The government and — above all — the Kaiser shared this feeling. They declared that Germany deserved a place in the sun and would start world politics (Weltpolitik). What Weltpolitik meant was not clear; it often was an emphatic claim to have a say in world matters on par with Britain and other powerful nations. Nationalist opinion became sensitive to questions of prestige and often assumed an irrational character.

In 1897 Wilhelm II appointed two ministers who represented a new quality of foreign politics: Bernhard von Bülow, an outspoken proponent of Weltpolitik, became foreign minister (in 1900 chancellor), and Alfred Tirpitz naval minister (later ennobled). Tirpitz promised to build up a battle fleet as the means of power for Weltpolitik. An excellent manipulator of the press and of parliamentarians, he won a Reichstag majority for a long-term shipbuilding program which made Germany a major sea power. (This plan is so intricate that it deserves special explanation in another lecture.)

Under Wilhelm II and Bülow German foreign politics assumed a different tone. Foreigners perceived it as nasty, swaggering, aggressive, and insensitive. My grandmother, who lived 1901-1984, used to tell a joke from this period characteristic for the tone of German diplomacy (see Joke). German foreign policy before 1914 did deserve caricature, but the image of plump diplomats following the genius Bismarck must be put into context. The premises of Bismarck’s foreign policy after 1871 were defensive. He wanted to preserve, not change, the status quo, and this already required masterful diplomacy. His successors, however, were convinced that the status quo would lead to decline and that Germany had to expand in order to remain strong; this assumption — however questionable — made German diplomacy a no-win game.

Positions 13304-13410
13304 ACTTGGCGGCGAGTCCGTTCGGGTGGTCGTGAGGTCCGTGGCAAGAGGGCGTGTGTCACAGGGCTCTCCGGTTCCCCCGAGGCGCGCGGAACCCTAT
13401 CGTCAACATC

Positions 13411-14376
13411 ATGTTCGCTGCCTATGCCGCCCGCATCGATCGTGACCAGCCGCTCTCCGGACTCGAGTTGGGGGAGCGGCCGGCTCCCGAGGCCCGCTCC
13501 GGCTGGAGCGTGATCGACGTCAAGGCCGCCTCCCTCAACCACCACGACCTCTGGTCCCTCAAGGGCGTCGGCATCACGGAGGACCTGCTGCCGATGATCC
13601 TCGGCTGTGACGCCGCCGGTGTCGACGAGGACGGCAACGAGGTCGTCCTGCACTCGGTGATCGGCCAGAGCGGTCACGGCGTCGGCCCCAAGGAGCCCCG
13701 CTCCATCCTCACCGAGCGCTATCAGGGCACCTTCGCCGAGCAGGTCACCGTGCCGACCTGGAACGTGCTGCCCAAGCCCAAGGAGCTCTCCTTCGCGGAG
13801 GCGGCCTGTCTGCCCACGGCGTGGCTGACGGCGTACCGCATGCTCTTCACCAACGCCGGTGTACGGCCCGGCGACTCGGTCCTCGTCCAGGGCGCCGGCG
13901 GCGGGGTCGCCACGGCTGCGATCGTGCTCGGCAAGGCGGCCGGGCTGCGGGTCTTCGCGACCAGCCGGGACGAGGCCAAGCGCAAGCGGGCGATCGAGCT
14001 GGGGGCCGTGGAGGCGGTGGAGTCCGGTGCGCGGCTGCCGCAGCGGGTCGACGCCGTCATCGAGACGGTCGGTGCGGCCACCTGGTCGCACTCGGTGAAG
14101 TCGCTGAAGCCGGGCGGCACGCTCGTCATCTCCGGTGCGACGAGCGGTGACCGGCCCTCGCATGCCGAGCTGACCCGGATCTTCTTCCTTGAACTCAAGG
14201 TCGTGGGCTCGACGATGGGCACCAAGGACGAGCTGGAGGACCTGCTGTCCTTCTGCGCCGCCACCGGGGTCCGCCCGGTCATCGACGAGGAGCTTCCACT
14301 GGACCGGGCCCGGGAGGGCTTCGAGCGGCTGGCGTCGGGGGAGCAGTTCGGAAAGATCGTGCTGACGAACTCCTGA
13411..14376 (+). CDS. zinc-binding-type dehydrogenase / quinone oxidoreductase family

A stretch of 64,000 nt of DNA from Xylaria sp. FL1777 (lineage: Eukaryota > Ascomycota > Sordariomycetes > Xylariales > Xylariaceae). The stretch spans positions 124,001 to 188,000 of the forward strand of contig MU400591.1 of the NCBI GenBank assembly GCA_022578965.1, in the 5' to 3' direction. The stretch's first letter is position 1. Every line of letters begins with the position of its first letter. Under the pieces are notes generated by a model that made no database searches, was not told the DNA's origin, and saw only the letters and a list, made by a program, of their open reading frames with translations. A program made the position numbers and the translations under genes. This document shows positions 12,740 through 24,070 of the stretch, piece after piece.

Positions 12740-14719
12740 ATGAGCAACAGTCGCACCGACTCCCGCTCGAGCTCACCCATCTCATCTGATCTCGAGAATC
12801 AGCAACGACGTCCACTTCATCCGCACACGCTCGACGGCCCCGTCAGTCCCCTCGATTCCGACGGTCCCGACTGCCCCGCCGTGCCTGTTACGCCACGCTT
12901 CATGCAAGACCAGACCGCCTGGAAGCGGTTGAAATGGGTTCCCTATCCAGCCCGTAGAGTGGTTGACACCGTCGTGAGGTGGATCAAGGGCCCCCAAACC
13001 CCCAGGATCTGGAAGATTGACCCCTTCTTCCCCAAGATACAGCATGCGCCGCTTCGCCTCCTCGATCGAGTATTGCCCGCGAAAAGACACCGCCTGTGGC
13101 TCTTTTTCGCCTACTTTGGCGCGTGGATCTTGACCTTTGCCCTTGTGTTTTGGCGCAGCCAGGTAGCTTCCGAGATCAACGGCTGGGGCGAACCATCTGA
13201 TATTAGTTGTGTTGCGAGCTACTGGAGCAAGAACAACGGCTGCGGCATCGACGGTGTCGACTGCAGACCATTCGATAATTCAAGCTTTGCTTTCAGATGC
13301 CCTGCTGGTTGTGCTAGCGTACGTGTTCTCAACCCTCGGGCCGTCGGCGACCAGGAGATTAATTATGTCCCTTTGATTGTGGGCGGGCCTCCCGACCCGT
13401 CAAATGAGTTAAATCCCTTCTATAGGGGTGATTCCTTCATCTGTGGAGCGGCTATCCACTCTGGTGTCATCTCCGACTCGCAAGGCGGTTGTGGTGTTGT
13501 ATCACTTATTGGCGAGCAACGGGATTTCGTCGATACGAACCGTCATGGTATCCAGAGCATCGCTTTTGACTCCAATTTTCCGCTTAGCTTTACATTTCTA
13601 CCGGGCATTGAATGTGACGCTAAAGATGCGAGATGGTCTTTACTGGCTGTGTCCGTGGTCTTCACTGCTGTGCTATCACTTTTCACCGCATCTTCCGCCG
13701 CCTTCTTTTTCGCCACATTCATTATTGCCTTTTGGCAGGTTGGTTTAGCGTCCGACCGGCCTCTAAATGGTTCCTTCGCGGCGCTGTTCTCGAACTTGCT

Why Weltpolitik?
Earlier Marxist interpretations have explained the push to Weltpolitik by the importance of new overseas markets for a growing European industry. But the importance of an overseas empire was far overestimated already by contemporaries. The capital investment needed to make the German colonies a market for industrial goods would have vastly exceeded German resources. Export into foreign colonies and independent underdeveloped countries, moreover, proved a satisfactory alternative to a market in a protected national empire.

Some historians, including Wehler, have claimed that the German politicians adopted Weltpolitik primarily for domestic reasons. After the anti-socialist laws had failed, according to Wehler, the ruling elites wanted to reconcile the rising working class with the state and its social order through integrative nationalism, passion for overseas expansion, and concern for national prestige. This should undermine the workers’ loyalty to the revolutionary socialist party and the trade unions and preserve the backward political system. In my opinion, economic interest of businessmen and the political manipulation of the workers did play a role in Weltpolitik, but I do not think that they explain all of it. The world was growing together. Improving communications and cheap transportation through the steamship made the globe a smaller place in which peripheral matters no longer existed. German industrialization reached the typical point at which the agrarian sector becomes so small compared to the industrial sector that a country becomes dependent upon imported foods and raw materials. This forced the Germans to take more interest in overseas affairs.

Go on to B.3.